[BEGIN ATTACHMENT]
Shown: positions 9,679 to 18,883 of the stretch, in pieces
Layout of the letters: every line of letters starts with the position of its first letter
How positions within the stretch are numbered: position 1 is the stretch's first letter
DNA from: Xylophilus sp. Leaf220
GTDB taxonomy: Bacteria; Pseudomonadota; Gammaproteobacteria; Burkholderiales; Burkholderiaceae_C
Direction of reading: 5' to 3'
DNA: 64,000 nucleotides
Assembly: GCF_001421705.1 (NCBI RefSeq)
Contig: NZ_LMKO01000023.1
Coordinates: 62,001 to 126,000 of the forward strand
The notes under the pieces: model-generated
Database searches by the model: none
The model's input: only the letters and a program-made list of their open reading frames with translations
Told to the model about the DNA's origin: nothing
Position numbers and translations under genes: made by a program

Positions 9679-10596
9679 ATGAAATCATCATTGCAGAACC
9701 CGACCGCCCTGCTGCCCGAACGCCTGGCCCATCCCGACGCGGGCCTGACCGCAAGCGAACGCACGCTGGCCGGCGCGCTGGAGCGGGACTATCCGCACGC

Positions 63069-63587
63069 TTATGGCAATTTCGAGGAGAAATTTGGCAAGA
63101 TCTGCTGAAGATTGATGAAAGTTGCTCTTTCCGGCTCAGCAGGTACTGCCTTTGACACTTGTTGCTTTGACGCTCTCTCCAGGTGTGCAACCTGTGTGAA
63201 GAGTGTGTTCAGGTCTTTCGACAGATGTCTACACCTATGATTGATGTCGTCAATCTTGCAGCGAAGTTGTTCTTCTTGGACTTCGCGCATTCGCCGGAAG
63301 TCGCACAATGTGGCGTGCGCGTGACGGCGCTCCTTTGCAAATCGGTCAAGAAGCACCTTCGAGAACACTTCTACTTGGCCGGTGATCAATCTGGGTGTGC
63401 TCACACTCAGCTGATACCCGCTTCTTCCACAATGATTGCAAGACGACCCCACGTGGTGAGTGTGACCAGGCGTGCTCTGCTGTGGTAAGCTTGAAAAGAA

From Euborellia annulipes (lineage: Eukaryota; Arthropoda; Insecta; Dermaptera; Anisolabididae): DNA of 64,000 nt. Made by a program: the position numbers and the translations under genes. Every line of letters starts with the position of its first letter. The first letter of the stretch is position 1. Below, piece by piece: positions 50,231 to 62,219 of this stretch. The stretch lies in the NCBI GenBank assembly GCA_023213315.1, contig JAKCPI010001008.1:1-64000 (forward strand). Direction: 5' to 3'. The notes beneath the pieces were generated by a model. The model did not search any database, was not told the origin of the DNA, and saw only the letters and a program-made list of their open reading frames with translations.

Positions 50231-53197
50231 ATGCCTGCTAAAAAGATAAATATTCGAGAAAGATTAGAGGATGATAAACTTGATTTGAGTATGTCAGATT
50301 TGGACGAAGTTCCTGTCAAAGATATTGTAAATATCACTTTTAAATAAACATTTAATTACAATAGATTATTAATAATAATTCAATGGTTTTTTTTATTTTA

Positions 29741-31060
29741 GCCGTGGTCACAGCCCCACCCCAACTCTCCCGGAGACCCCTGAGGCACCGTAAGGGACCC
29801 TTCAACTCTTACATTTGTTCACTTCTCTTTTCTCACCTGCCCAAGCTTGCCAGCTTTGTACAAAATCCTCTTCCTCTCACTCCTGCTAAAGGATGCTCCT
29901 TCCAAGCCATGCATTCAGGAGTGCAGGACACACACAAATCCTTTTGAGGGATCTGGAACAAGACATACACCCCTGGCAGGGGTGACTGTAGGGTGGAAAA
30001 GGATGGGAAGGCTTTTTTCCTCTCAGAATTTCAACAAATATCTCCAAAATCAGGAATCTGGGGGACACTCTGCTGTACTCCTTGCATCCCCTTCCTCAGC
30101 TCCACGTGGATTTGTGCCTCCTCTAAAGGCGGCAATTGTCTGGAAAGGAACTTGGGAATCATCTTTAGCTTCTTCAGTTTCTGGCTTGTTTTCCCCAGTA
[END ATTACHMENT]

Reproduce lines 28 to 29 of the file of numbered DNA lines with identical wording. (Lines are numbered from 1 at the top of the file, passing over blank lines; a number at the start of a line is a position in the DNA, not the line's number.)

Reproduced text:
50301 TGGACGAAGTTCCTGTCAAAGATATTGTAAATATCACTTTTAAATAAACATTTAATTACAATAGATTATTAATAATAATTCAATGGTTTTTTTTATTTTA

Positions 29741-31060